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Indian villages suffer due to lack of COVID centres

The rural areas are severely affected by this lockdown. Millions of migrant worker lost their jobs in the cities when the government imposed the nationwide lockdown on March 25th.

When these migrants moved to their respective home they must’ve been carriers of the novel coronavirus. The coronavirus is now intruding in the country’s vast hinterland. The villages in the nation have very little access to health care. Out of the total 1.3 billion population of India, nearly 70% are from the villages. They are struggling to go through this prolonged economic slowdown in the country.

The epidemic had isolated the cities like the national capital New Delhi and financial centre Mumbai exposing the rural areas to this virus. The most number of labourers were from the states of Bihar, Assam, Jharkhand, Odisha and Uttar Pradesh. However, the virus in these places had spread at a very high rate.

In rural India, under-funded health care infrastructure and poor living conditions provided very easy access for the virus to grow. India is the fourth most affected country in the world and the rise in the number of cases in rural India could push it higher.

For instance, in the agricultural Ganjam district of Odisha, the Choudhari Tikarapada village around 5000 people were safe and free of the coronavirus till May end. However, when 200 labourers entered it after losing their jobs in Maharashtra and Tamil Nadu, the scenario changed. The migrants were asked to quarantine for seven days outside the village and 13 were tested positive declaring it as a containment zone and stopping the movement people there.

Sadananda Sahu, a villager said that if more tests are conducted in the village more infected people would be found. It is impossible to maintain social distancing and hygiene in a district like Ganjam. The people there are living in a state of fear. It comes under one of the poorest districts with a fragmentary health structure. They’ve to go to cities to access a hospital.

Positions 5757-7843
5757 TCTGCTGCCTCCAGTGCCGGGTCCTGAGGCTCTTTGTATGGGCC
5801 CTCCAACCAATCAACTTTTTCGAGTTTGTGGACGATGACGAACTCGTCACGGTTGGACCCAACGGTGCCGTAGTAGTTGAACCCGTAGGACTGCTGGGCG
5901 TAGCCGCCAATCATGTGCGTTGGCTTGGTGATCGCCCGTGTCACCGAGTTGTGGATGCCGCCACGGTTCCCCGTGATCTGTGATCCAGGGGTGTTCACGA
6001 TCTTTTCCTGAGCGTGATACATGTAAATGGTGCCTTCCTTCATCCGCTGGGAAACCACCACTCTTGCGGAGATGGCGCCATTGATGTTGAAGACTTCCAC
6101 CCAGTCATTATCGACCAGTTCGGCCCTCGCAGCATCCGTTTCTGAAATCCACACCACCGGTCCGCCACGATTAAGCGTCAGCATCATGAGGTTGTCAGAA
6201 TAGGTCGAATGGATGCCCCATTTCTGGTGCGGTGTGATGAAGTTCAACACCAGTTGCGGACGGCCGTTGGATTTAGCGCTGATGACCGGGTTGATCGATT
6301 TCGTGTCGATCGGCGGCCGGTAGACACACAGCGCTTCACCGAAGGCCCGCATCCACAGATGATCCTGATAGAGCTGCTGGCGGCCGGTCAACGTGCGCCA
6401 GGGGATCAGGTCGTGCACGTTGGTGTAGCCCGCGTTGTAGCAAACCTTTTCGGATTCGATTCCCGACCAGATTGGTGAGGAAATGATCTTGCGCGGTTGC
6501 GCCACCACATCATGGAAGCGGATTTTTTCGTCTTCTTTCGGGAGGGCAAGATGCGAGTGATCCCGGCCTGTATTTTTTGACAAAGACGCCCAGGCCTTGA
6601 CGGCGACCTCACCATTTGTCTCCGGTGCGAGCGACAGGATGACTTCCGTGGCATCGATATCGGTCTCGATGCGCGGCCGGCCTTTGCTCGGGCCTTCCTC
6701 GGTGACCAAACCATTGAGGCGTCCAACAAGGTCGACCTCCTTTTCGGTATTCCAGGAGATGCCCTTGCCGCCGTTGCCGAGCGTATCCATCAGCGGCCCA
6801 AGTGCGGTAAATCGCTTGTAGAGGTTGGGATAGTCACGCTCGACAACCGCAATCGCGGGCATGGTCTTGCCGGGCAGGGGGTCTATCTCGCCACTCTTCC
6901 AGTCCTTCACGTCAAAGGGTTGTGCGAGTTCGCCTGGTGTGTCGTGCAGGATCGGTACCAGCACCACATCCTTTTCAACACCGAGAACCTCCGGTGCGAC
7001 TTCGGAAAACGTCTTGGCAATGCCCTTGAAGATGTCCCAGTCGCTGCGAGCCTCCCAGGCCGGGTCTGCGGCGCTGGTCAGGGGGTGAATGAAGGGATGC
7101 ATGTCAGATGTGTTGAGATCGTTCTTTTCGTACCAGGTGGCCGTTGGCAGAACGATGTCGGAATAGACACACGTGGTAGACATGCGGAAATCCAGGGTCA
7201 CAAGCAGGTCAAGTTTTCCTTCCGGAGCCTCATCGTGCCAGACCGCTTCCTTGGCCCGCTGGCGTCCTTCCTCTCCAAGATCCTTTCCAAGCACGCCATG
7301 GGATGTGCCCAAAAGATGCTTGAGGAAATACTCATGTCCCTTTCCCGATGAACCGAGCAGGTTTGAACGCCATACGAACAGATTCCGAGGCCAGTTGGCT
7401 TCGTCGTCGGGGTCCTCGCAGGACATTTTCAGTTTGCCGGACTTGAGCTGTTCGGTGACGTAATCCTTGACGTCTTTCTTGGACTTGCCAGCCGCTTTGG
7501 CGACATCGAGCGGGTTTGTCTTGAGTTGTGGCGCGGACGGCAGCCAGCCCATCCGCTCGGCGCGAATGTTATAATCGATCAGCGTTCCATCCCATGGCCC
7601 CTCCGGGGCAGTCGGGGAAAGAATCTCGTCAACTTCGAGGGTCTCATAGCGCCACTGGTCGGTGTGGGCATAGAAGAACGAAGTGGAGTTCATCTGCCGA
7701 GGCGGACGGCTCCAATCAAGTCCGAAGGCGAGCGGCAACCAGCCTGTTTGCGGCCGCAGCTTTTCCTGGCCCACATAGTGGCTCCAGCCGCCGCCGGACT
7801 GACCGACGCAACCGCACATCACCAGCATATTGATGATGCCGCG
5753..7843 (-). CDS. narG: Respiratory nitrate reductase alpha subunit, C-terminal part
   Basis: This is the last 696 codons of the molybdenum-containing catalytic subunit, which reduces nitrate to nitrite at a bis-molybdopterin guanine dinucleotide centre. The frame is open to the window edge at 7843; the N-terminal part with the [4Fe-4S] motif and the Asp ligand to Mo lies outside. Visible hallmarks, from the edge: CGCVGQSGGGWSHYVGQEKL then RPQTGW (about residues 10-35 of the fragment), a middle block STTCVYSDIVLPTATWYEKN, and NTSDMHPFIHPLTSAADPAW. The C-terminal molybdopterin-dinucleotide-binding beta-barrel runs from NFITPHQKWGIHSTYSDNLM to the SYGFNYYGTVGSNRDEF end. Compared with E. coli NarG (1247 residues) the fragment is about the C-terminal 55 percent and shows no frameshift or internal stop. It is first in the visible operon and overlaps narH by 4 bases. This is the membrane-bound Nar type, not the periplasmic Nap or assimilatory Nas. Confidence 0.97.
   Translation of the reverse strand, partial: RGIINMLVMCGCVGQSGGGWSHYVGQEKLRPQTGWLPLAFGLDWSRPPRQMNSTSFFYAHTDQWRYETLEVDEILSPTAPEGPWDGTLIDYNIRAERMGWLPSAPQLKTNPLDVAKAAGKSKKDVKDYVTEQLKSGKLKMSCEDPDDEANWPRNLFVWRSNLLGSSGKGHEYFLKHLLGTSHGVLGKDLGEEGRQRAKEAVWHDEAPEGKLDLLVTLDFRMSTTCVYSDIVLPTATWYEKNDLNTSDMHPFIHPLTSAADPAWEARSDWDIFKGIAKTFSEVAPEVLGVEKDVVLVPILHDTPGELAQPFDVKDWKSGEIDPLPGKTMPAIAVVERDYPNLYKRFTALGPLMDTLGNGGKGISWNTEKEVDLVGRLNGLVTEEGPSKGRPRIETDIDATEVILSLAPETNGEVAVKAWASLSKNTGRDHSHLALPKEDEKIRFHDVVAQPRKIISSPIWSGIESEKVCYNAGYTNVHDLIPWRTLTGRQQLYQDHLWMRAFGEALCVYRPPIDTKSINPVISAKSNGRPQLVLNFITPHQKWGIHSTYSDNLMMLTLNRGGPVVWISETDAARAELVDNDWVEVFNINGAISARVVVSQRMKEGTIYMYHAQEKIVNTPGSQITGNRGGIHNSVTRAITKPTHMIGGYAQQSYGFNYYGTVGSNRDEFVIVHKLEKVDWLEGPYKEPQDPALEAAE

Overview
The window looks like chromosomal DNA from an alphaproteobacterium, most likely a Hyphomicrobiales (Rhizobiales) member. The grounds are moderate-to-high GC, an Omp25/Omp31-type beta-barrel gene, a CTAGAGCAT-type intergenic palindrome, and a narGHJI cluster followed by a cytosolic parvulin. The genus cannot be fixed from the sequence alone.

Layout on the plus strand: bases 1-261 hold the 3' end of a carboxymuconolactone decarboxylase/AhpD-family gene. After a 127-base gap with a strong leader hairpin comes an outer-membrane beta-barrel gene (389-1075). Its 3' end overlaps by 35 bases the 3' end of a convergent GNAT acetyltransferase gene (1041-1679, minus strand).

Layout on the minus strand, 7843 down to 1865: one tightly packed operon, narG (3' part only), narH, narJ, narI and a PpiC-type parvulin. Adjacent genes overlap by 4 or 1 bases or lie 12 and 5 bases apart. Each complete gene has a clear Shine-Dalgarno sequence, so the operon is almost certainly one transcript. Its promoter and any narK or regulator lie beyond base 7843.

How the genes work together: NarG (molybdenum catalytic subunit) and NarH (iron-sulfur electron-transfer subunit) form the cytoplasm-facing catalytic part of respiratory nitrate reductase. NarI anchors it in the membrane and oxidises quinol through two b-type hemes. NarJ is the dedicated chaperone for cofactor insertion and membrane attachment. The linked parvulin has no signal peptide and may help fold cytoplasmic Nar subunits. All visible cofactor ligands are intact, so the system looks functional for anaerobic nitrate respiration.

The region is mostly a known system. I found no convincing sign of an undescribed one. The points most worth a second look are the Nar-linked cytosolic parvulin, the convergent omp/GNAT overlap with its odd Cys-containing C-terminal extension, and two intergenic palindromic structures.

According to the most recent World Bank data, India has spent only 3.7% of the total gross domestic product on health care in 2016, making India stay at the bottom of 25 countries globally. It leaves the hospitals at risk as the number of cases may flood in and they might not have the required facilities.

In Rajasthan, all 33 districts were affected when more than 1.1 million migrant labourers came back to their hometown. The Health Minister of Rajasthan, Raghu Sharma said, “They came to their villages from highly infected places. Thus it spread in the villages of Rajasthan.” They’ve set up quarantine facilities in each village, arranged senior-level officials to monitor the patients and formed village panels to check upon the people movement. The state now has enough isolation beds, ICU rooms and PPE kits to deal with the situation. They also tried to ramp up their testing capacity, Sharma added.

One of the major reasons for this virus spread is that the migrants were sent back to their hometowns. If the government would’ve made arrangements for them to stay, the spread of this virus could’ve been controlled. Prabhat Jha, professor at the University of Toronto said, “Had the lockdown been a true lockdown, with workers not being kicked out of their urban places of residence, the problem would not have spread.”

In Jharkhand, 1500 confirmed cases were registered out of which only 117 were from the urban centres and the rest belonged to the rural areas. This also happened because of the return of the migrant workers. On June 11th, Nitin Kulkarni, secretary of the Health Department said, “The authorities have worked to stop the spread by isolating infected people at a quarantine centre.”

According to the government filing in the Supreme Court, around 5.7 million migrants were shifted to various destinations across the country by special trains and then 4.1 million were sent by road transport.

In an Instagram post, Bollywood actor Manoj Bajpyee expressed his happiness. He said that he has installed a Kachchi Ghani plant, that will allow the unemployed youth that is forced to travel to big cities for job opportunities to benefit from this. It is also essential to start a business in a small town so that the workers do not have to leave their homes to earn a living. They should have access to jobs in their very vicinity.

However, there are still many villages that haven’t yet received the required protection kits for COVID-19 and many are yet to even have COVID Centres. Slowly but gradually the government is trying to provide the villages with everything that they can. It would just be beneficial if they speed up this process before we lose any more lives.

Image Credits- Deccan Herald

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Written by Madeeha Khan

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